- In Standard ML, #, when prefixed to a field name, becomes a projection function (function to access the field of a record or tuple); also, # prefixes a string literal to turn it into a character literal.
- In Mathematica syntax, #, when used as a variable, becomes a pure function (a placeholder that is mapped to any variable meeting the conditions).
- In LaTeX, #, when prefixing a number, references an arguments for a user defined command. For instance
- In Javadoc, # is used with the @see tag to introduce or separate a field, constructor, or method member from its containing class.
- In some dialects of assembly language, # is used to denote immediate mode addressing, e.g., LDA #10, which means "load the accumulator with the value 10" in MOS 6502 assembly language.
- in HTML, CSS, SVG, and other computing applications "#" is used to identify a color specified in hexadecimal format, e.g.,
#FFAA00. This usage comes from X11 color specifications, which inherited it from some obscure languages that used "#" to prefix hexadecimal constants.
- In Be-Music Script, every command line starts with #. Lines starting with characters other than # are treated as comments.
- The use of the # symbol in a hashtag is a phenomenon conceived by Chris Messina, and popularized by social media network Twitter, as a way to direct conversations and topics amongst users. This has led to an increasingly common tendency to refer to the symbol itself as "hashtag", but this is technically incorrect.
- Press releases: the notation "###" denotes "end", i.e. that there is no further copy to come.
- Chess notation: # after a move denotes checkmate, being easier to type than the traditional ‡.
- Scrabble: Putting a number sign after a word indicates that the word is found in the British word lists, but not the North American lists.
- Prescription drug delimiter: in some countries, such as Norway or Poland, # is used as a delimiter between different drugs on medical prescriptions.
- Copy writing and editing: technical writers often use three hash signs ("###") as a marker in text where more content will be added or there are errors to be corrected.
- Mining: in underground mining, the hash sign is sometimes used as a shorthand for "seam" or "shaft". An example would be "4#", which would mean "four shaft" or "four seam" depending on the context.
- Medical shorthand: # is often used to indicate a bone fracture. For example, '#NOF' is often used for 'fractured neck of femur'.
- In linguistic phonology, # denotes a word boundary. For instance, /d/ → [t] / _# means that /d/ becomes [t] when it is the last segment in a word (i.e. when it appears before a word boundary).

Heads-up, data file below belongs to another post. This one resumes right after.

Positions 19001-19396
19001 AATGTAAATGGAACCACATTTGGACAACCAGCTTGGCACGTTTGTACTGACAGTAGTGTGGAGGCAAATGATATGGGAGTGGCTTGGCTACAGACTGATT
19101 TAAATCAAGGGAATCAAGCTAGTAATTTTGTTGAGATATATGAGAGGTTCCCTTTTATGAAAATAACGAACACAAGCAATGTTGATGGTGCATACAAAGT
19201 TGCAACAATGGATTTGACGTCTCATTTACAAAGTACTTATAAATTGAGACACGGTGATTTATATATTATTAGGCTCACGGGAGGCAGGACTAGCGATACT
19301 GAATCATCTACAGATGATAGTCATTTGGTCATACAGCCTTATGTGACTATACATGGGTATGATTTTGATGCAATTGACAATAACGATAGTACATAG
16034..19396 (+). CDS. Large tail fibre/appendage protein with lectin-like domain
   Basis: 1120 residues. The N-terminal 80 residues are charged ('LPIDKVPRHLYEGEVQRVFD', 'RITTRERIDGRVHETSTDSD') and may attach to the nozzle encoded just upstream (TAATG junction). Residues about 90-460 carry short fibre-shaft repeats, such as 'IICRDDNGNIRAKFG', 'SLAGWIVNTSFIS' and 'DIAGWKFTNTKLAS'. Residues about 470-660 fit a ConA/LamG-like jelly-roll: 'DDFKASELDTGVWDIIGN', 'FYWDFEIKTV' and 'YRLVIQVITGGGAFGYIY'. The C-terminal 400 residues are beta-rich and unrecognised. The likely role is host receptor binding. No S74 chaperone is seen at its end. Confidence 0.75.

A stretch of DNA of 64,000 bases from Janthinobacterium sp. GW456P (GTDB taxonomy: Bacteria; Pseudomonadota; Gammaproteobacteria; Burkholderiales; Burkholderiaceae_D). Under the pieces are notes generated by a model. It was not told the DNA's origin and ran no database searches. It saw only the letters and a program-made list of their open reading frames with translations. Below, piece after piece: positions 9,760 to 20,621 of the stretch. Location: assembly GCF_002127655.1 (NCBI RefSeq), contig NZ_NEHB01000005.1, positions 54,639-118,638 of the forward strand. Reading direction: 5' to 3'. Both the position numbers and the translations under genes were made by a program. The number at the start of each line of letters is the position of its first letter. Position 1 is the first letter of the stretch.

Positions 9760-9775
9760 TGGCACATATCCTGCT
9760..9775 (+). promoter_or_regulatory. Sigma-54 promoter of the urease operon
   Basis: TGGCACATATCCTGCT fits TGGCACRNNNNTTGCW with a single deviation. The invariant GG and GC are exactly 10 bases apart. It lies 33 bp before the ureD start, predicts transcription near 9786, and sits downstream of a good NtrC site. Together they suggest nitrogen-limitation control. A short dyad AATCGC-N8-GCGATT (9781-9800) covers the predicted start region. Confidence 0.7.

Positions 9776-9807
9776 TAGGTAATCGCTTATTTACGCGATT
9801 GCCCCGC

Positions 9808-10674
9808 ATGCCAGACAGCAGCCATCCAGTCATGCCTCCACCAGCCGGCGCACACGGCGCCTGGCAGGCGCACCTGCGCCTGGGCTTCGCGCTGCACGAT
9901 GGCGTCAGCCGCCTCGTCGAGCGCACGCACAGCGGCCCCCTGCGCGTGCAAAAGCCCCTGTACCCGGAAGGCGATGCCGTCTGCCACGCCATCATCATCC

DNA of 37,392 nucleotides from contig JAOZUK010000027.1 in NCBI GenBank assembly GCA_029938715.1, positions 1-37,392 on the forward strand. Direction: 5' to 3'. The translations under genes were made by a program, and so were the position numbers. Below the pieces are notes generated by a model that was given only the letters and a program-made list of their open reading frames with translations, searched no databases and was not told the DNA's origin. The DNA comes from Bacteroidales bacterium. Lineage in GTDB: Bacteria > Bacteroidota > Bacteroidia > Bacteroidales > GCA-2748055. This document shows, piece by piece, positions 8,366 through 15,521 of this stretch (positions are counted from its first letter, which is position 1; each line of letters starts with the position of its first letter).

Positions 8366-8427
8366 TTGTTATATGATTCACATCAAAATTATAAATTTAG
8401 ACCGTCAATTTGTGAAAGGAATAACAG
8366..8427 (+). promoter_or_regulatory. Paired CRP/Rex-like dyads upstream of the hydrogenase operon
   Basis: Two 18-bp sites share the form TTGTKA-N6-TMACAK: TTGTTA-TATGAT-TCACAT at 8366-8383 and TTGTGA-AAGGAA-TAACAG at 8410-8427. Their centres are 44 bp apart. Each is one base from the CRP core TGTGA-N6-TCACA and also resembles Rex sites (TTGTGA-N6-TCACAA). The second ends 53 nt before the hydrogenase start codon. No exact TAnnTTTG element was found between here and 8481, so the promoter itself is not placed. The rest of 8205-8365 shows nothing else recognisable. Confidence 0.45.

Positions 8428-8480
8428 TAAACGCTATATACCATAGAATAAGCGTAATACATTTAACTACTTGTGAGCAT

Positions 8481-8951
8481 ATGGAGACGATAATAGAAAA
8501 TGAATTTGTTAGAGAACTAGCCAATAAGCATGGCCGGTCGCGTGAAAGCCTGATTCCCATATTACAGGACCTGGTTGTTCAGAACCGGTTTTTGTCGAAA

- In linguistic syntax, # before an example sentence denotes that the sentence is semantically ill-formed, though grammatically well-formed. For instance, "#The toothbrush is pregnant" is a grammatical sentence, but the meaning is odd.
- In Teletext and DVB subtitles in the UK, the # symbol is used to mark text that is either sung by a character or heard in background music. e.g. # For he's a jolly good fellow #
- American sign language transcription into English uses the # prefixing an all-caps word to identify a lexicalized fingerspelled sign, having some sort of blends or letter drops. All-caps words without the prefix are used for standard English words that are fingerspelled in their entirety.
In Unicode, several # characters are assigned:
- U+0023 # number sign (HTML
#) Other attested names in Unicode are: pound sign, hash, crosshatch, octothorpe.
- U+FF03 ＃ fullwidth number sign (HTML
- U+FE5F ﹟ small number sign (HTML
- U+E0023 tag number sign (HTML
In other languages or scripts:
- U+0600 arabic number sign (HTML
- U+0BFA ௺ tamil number sign (HTML
- U+110BD kaithi number sign (HTML
Related characters, the sharp sign in musical notation:
- U+266F ♯ music sharp sign (HTML
- U+1D12A 𝄪 musical symbol double sharp (HTML
- U+1D130 𝄰 musical symbol sharp up (HTML
- U+1D131 𝄱 musical symbol sharp down (HTML
- U+1D132 𝄲 musical symbol quarter tone sharp (HTML
In mathematics, the equal and parallel to sign:
- U+22D5 ⋕ equal and parallel to (HTML
On the standard US keyboard layout, the # symbol is ⇧ Shift+3. On standard UK and some other European keyboards, the same keystrokes produce the pound currency symbol (£), and # is moved to a separate key above the right shift. On UK Mac keyboards, # is generated by ⌥ Opt+3, whereas on other European Mac keyboards, the # can be found above the right shift key.
- Piercy, Joseph (25 October 2013). Symbols: A Universal Language. Michael OMara. pp. 84–85. ISBN 978-1-78243-073-5. Retrieved 4 October 2014.
- "The Italian libbra (from the old Latin word libra, 'balance') represented a weight almost exactly equal to the avoirdupois pound of England. The Italian abbreviation of lb with a line drawn across the letters [℔] was used for both weights." Keith Gordon Irwin, in The Romance of Writing, p. 125 The Unicode character U+2114 ℔ l b bar symbol (HTML
℔) is intended to represent this ligature.
- Houston, Keith (2013-09-06). "The Ancient Roots of Punctuation". The New Yorker. Retrieved 16 October 2013.
- Crittendon, S. W. (1853). An Elementray Treatise on Book-keeping by Single and Double Entry. Philadelphia: E., C., & J. Biddle. p. 10. Retrieved 24 November 2015.
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- Duff, C. P.; Duff, W. H.; Duff, R. P. (1880). Book-Keeping By Single and Double Entry. Harper and Brothers. p. 21. Retrieved 24 November 2015.
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- n.a. (1896). Method of Operating and Instructions for Practice on the Blickensderfer Typewriter (PDF). Atlanta, GA,: K. M. Turner. p. 14.
It is best to use the "number mark" for plus; the hyphen for minus, and two hyphens for the sign =